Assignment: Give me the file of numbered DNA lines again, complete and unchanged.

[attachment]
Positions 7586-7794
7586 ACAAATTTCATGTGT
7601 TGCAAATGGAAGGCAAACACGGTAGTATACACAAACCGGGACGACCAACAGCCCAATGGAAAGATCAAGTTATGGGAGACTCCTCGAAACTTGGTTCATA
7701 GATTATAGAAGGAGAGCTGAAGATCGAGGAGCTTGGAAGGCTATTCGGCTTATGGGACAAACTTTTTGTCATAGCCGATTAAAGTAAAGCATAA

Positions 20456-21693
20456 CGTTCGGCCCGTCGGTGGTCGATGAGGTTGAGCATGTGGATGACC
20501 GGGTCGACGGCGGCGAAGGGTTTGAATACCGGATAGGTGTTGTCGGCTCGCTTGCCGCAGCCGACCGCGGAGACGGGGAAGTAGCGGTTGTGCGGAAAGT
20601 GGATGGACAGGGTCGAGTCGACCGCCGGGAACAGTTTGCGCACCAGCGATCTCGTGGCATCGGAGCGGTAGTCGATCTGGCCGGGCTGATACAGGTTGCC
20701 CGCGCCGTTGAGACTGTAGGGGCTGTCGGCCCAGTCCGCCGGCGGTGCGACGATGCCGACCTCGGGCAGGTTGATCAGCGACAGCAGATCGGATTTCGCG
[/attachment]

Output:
Positions 7586-7794
7586 ACAAATTTCATGTGT
7601 TGCAAATGGAAGGCAAACACGGTAGTATACACAAACCGGGACGACCAACAGCCCAATGGAAAGATCAAGTTATGGGAGACTCCTCGAAACTTGGTTCATA
7701 GATTATAGAAGGAGAGCTGAAGATCGAGGAGCTTGGAAGGCTATTCGGCTTATGGGACAAACTTTTTGTCATAGCCGATTAAAGTAAAGCATAA

Positions 20456-21693
20456 CGTTCGGCCCGTCGGTGGTCGATGAGGTTGAGCATGTGGATGACC
20501 GGGTCGACGGCGGCGAAGGGTTTGAATACCGGATAGGTGTTGTCGGCTCGCTTGCCGCAGCCGACCGCGGAGACGGGGAAGTAGCGGTTGTGCGGAAAGT
20601 GGATGGACAGGGTCGAGTCGACCGCCGGGAACAGTTTGCGCACCAGCGATCTCGTGGCATCGGAGCGGTAGTCGATCTGGCCGGGCTGATACAGGTTGCC
20701 CGCGCCGTTGAGACTGTAGGGGCTGTCGGCCCAGTCCGCCGGCGGTGCGACGATGCCGACCTCGGGCAGGTTGATCAGCGACAGCAGATCGGATTTCGCG